The CATMOD Procedure

REPEATED Statement

  • REPEATED factor-description <,, factor-description> </ options>;

where a factor-description is defined as follows:

factor-name <$> <levels>

and factor-descriptions are separated from each other by a comma. The $ is required for character-valued factors. The value of levels provides the number of levels of the repeated measurement factor identified by a given factor-name. For only one repeated measurement factor, levels is optional; for two or more repeated measurement factors, it is required. The REPEATED statement incorporates repeated measurement factors into the model. You can use this statement whenever there is more than one dependent variable and the keyword _RESPONSE_ is specified in the MODEL statement. If the dependent variables correspond to one or more repeated measurement factors, you can use the REPEATED statement to define _RESPONSE_ in terms of those factors. You can specify the name, type, and number of levels of each factor, as well as the identification of each level.

You cannot specify the REPEATED statement for an analysis that also contains the FACTORS or LOGLIN statement since all of them specify the same information: how to partition the variation among the response functions within a population.

You can specify the following terms in the REPEATED statement:


names a repeated measurement factor that corresponds to two or more response functions. This name must be a valid SAS variable name, and it should not be the same as the name of a variable that already exists in the data set being analyzed.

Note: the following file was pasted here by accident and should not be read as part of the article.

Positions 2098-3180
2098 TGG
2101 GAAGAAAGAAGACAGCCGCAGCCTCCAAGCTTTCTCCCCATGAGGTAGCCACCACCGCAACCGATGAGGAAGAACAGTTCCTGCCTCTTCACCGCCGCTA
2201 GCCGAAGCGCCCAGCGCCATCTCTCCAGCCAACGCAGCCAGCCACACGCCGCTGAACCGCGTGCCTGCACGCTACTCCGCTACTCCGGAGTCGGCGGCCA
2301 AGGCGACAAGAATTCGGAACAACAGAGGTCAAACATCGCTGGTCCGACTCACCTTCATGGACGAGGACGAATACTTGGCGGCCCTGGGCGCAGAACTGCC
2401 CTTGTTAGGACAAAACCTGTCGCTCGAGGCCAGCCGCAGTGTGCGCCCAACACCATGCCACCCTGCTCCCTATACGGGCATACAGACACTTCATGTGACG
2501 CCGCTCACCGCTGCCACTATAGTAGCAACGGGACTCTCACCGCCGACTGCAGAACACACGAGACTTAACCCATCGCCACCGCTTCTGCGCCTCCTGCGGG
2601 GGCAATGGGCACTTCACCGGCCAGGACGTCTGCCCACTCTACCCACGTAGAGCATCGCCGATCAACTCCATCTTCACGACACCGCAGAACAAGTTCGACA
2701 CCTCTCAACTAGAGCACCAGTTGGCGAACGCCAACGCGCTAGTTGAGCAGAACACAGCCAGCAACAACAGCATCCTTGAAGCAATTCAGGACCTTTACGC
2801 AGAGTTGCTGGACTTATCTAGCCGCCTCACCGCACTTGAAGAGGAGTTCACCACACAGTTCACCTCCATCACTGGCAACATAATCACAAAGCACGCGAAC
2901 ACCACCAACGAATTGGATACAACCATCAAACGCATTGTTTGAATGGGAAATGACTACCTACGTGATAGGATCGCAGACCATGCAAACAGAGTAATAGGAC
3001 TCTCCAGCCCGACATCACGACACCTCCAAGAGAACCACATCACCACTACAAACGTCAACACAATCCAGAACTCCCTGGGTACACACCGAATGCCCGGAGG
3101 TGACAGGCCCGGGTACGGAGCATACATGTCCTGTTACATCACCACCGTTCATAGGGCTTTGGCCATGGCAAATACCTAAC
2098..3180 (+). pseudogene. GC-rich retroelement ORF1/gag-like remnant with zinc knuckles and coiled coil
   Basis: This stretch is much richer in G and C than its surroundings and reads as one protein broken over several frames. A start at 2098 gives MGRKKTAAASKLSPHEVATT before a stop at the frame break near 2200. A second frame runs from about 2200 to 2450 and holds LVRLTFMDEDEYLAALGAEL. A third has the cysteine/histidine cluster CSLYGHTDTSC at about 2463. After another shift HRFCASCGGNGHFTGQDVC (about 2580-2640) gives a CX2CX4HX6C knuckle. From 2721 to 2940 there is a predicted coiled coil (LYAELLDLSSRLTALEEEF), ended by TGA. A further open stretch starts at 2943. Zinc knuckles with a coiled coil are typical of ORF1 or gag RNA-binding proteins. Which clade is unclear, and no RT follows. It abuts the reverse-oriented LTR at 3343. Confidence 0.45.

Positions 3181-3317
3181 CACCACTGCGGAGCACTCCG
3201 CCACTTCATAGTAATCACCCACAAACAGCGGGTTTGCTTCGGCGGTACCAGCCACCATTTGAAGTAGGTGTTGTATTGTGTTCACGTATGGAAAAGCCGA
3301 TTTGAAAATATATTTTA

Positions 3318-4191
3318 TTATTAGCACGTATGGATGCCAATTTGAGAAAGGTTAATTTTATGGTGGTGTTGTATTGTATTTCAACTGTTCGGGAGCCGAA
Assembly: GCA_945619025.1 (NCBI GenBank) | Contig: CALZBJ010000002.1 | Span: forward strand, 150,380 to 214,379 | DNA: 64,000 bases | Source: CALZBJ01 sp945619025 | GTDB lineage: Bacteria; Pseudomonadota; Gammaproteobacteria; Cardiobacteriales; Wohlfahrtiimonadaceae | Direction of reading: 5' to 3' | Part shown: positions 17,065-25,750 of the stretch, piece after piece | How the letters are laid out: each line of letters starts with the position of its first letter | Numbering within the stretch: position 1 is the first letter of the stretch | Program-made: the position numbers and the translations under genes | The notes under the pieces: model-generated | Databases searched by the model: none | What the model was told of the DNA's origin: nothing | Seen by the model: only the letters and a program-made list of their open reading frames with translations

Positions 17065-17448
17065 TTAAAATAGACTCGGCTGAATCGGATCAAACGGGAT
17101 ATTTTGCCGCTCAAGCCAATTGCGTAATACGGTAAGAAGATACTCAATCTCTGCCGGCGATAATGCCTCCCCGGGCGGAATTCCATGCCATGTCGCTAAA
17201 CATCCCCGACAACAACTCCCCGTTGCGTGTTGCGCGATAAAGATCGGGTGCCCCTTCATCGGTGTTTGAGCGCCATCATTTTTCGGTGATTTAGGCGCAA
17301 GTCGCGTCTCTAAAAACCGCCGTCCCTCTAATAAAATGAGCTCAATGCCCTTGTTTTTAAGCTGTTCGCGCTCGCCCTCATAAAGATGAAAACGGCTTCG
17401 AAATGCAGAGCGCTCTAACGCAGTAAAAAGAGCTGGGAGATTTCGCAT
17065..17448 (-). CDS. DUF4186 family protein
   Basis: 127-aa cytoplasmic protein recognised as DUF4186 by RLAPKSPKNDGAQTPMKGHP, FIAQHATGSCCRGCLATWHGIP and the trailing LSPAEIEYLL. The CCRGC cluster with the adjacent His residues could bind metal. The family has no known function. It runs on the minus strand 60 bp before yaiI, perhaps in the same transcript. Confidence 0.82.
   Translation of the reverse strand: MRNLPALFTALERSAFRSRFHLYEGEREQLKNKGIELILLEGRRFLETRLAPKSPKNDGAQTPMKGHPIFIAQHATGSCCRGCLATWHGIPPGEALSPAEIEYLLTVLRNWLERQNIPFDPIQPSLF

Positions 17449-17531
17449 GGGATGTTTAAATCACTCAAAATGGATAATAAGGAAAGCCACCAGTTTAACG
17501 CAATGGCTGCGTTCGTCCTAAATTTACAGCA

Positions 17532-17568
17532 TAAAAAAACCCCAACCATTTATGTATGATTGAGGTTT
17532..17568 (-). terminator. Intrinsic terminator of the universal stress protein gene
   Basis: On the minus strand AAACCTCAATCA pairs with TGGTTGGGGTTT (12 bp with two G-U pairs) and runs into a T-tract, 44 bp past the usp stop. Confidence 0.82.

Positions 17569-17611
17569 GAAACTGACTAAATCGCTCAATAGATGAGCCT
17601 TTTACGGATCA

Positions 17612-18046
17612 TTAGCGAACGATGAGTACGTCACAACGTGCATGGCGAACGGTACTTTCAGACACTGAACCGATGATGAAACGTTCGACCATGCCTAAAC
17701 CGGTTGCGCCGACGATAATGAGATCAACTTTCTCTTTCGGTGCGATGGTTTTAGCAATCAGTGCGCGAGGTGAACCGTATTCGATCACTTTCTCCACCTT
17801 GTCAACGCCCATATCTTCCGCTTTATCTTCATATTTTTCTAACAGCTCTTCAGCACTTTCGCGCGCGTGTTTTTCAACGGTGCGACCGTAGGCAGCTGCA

indicates that the factor is character-valued. If the $ is omitted, then the CATMOD procedure assumes that the factor is numeric. The type of the factor is relevant only when you use the PROFILE= option or when the _RESPONSE_= option specifies nested-by-value effects.


specifies the number of levels of the corresponding repeated measurement factor. If there is only one such factor and the number is omitted, then PROC CATMOD assumes that the number of levels is equal to the number of response functions per population (q). Unless you specify the PROFILE= option, the number q must either be equal to or be a multiple of the product of the number of levels of all the factors.

You can specify the following options in the REPEATED statement after a slash.


specifies the values assumed by the factors for each response function. There should be one column for each factor, and the values in a given column should match the type (character or numeric) of the corresponding factor. Character values are restricted to 16 characters or less. If there are q response functions per population, then the matrix must have i rows, where q must either be equal to or be a multiple of i. Adjacent rows of the matrix should be separated by a comma.

The values in the PROFILE matrix are useful for specifying models in those situations where the study design is not a full factorial with respect to the factors. They can also be used to specify nested-with-value effects in the _RESPONSE_= option. If you specify character values in both the PROFILE= option and the _RESPONSE_= option, then the values must match with respect to whether or not they are enclosed in quotes (that is, they must be enclosed in quotes in both places or in neither place).


specifies design effects. The variables named in the effects must be factor-names that appear in the REPEATED statement. If the _RESPONSE_= option is omitted, then PROC CATMOD builds a full factorial _RESPONSE_ effect with respect to the repeated measurement factors. For example, the following two statements are equivalent in that they produce the same parameter estimates:

repeated Time 2, Treatment 2;
repeated Time 2, Treatment 2 / _response_=Time|Treatment;

However, the second statement produces tests of the Time, Treatment, and Time*Treatment effects in the "Analysis of Variance" table, whereas the first statement produces a single test for the combined effects in _RESPONSE_.


displays the title at the top of certain pages of output that correspond to this REPEATED statement.

For further information and numerous examples of the REPEATED statement, see the section Repeated Measures Analysis.